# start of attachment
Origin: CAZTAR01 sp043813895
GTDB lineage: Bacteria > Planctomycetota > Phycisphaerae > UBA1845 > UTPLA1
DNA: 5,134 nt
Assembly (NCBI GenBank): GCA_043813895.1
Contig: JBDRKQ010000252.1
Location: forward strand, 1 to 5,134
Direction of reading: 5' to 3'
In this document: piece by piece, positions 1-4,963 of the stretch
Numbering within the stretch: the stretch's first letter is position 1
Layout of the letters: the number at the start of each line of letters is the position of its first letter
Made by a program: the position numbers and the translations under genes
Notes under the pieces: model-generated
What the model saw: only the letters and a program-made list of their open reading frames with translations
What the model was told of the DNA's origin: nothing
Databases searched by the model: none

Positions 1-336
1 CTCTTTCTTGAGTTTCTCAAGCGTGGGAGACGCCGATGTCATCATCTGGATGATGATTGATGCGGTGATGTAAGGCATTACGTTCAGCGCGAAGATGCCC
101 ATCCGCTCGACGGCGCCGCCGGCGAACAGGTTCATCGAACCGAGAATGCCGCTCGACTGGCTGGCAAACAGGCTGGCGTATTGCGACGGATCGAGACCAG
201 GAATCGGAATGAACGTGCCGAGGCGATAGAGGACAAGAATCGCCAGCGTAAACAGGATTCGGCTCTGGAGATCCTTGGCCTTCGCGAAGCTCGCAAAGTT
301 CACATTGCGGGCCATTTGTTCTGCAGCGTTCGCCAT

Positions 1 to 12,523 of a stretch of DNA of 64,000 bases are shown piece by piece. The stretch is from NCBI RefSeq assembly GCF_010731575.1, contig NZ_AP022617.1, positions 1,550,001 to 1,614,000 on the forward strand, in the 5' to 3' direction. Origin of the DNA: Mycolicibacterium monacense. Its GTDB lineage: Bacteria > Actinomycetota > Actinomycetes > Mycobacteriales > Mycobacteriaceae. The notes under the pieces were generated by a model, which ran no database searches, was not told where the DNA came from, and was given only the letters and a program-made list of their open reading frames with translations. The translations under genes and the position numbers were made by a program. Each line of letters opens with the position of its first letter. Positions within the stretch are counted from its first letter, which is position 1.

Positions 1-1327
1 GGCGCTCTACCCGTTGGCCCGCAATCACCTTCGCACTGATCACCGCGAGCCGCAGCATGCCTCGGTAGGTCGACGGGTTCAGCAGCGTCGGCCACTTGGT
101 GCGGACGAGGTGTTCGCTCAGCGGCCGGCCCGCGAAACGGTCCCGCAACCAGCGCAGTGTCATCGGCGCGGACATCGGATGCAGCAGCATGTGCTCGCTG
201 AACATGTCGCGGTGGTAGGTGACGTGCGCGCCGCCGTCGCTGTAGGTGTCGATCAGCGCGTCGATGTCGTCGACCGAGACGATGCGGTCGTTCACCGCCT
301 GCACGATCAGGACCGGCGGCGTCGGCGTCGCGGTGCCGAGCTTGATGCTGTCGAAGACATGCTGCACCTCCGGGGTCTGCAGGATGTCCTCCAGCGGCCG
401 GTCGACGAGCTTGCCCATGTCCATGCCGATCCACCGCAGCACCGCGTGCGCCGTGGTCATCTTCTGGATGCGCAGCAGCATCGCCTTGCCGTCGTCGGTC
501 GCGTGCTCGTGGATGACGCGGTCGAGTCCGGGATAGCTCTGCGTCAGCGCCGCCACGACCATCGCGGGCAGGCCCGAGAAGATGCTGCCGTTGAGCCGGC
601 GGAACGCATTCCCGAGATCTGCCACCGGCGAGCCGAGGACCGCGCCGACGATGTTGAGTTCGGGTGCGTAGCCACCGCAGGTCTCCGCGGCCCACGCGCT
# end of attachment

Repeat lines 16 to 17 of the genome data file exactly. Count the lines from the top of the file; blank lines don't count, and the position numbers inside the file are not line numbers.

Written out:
Positions 1-336
1 CTCTTTCTTGAGTTTCTCAAGCGTGGGAGACGCCGATGTCATCATCTGGATGATGATTGATGCGGTGATGTAAGGCATTACGTTCAGCGCGAAGATGCCC